In a recent class I took at the
with the inspiring and seriously talented
, we had an assignment to break down the compositions of narrative illustrations from visual development artists.
We had to
1. write one sentence describing the story of the piece,
2. describe the point of view (POV) of the piece, and
3. describe the emotion intended by the piece.
After that, we drew over the composition breaking down these elements:
4. the division of the graphic plane (the graphic shapes that make up the composition),
5. Redline the division of depth and mark the foreground, middle ground, and far background,
6. Mark the center of interest,
7. Redline where the eye moves across the piece.
This was an excellent exercise in understanding the architecture of a picture and the thought that goes into guiding the viewers' eye directly to the center of interest. I highly recommend analyzing compositions in this manner for anything from drawings, paintings, and even sculptures to increase your own narrative compositional chops.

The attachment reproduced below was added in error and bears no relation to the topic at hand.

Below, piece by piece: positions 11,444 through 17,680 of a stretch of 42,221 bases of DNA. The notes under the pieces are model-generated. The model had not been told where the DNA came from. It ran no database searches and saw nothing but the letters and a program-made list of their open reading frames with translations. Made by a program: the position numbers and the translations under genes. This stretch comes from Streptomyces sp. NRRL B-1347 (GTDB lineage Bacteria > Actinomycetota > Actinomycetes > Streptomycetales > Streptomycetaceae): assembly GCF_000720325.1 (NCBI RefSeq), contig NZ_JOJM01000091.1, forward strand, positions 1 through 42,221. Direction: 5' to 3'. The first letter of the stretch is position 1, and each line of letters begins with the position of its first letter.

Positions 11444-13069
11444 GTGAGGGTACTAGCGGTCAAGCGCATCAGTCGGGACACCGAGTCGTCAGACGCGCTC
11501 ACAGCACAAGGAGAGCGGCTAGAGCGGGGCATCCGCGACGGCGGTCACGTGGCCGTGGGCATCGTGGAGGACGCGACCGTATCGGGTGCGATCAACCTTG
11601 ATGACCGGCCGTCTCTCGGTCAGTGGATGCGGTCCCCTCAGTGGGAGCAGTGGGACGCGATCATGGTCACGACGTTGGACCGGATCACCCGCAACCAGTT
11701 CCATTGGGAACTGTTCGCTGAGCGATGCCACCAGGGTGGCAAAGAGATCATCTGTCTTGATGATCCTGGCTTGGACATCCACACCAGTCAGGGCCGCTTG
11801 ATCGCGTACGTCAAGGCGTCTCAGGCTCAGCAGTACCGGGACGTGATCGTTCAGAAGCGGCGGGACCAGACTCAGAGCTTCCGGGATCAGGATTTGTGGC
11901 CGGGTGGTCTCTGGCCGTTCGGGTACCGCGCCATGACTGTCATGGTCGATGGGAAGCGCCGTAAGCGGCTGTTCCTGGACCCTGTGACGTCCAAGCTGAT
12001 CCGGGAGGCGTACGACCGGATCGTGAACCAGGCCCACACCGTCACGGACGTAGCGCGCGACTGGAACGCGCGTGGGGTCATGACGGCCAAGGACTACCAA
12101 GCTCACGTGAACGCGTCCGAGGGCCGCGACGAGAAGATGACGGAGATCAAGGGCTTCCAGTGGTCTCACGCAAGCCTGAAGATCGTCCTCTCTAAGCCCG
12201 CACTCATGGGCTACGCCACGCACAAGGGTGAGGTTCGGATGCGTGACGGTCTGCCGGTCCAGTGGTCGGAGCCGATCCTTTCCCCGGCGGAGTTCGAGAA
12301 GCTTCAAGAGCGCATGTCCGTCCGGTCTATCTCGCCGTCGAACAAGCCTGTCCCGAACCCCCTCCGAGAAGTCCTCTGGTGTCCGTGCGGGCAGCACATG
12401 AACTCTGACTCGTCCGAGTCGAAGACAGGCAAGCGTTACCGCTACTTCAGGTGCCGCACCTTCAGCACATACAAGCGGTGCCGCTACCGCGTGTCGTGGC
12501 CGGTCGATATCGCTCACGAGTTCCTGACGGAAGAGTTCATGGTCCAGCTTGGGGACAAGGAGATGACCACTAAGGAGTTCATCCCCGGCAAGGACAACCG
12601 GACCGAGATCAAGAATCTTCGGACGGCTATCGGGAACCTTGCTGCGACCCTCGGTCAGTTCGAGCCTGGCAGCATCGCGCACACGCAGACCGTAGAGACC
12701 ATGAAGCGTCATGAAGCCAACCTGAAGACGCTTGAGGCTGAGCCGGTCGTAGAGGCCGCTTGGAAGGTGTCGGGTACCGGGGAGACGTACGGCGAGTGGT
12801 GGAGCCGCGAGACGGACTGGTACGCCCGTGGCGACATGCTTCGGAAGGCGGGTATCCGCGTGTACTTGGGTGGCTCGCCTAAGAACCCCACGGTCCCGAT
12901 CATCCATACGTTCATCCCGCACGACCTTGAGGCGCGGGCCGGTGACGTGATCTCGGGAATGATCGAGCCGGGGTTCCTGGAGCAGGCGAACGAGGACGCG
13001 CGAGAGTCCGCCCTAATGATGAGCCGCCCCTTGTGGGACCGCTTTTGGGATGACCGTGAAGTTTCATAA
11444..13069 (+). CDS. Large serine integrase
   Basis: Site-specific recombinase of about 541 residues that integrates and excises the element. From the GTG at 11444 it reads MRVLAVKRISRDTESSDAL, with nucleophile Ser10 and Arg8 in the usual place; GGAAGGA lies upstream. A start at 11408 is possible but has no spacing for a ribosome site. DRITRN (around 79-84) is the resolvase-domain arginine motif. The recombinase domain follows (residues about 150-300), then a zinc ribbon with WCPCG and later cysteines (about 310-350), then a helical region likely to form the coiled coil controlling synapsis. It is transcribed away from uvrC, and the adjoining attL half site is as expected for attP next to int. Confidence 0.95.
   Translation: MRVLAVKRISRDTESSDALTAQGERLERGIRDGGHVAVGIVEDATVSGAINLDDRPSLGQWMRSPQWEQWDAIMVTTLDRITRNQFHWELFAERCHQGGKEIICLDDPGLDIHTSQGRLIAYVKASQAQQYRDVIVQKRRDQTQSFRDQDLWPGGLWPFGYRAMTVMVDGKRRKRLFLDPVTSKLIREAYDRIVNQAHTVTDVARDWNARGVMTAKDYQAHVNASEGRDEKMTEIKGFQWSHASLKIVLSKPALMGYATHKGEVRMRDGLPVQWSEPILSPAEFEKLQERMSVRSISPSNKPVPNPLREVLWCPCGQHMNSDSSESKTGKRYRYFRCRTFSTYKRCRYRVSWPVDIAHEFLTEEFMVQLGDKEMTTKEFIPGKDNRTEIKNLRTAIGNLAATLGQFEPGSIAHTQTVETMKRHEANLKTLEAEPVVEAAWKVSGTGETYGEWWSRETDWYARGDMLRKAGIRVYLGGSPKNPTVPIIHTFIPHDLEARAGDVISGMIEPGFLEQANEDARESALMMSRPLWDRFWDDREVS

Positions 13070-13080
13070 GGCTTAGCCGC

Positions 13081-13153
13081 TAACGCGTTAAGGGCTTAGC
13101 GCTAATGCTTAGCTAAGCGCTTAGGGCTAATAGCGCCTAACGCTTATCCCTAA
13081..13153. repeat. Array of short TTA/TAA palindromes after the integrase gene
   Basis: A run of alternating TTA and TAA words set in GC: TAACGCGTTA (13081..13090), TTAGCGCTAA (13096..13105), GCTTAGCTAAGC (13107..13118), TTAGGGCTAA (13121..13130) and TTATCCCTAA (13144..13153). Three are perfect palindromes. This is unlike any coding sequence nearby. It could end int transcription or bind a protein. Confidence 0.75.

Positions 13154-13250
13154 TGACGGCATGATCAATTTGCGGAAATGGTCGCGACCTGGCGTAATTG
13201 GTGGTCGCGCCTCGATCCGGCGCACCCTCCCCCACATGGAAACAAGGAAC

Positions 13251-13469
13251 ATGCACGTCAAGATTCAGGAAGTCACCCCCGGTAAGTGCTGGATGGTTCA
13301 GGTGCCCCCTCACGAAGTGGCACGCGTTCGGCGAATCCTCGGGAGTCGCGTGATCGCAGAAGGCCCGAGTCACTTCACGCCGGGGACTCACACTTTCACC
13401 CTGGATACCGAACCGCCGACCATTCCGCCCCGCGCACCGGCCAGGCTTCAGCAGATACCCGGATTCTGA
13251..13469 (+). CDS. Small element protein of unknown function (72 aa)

Although the exercise appears simple, I learned a great deal by analyzing each piece. There were some pieces that I haven't posted which failed compositionally; the artist meant the eye to go to one place but unfortunately the eye focused elsewhere.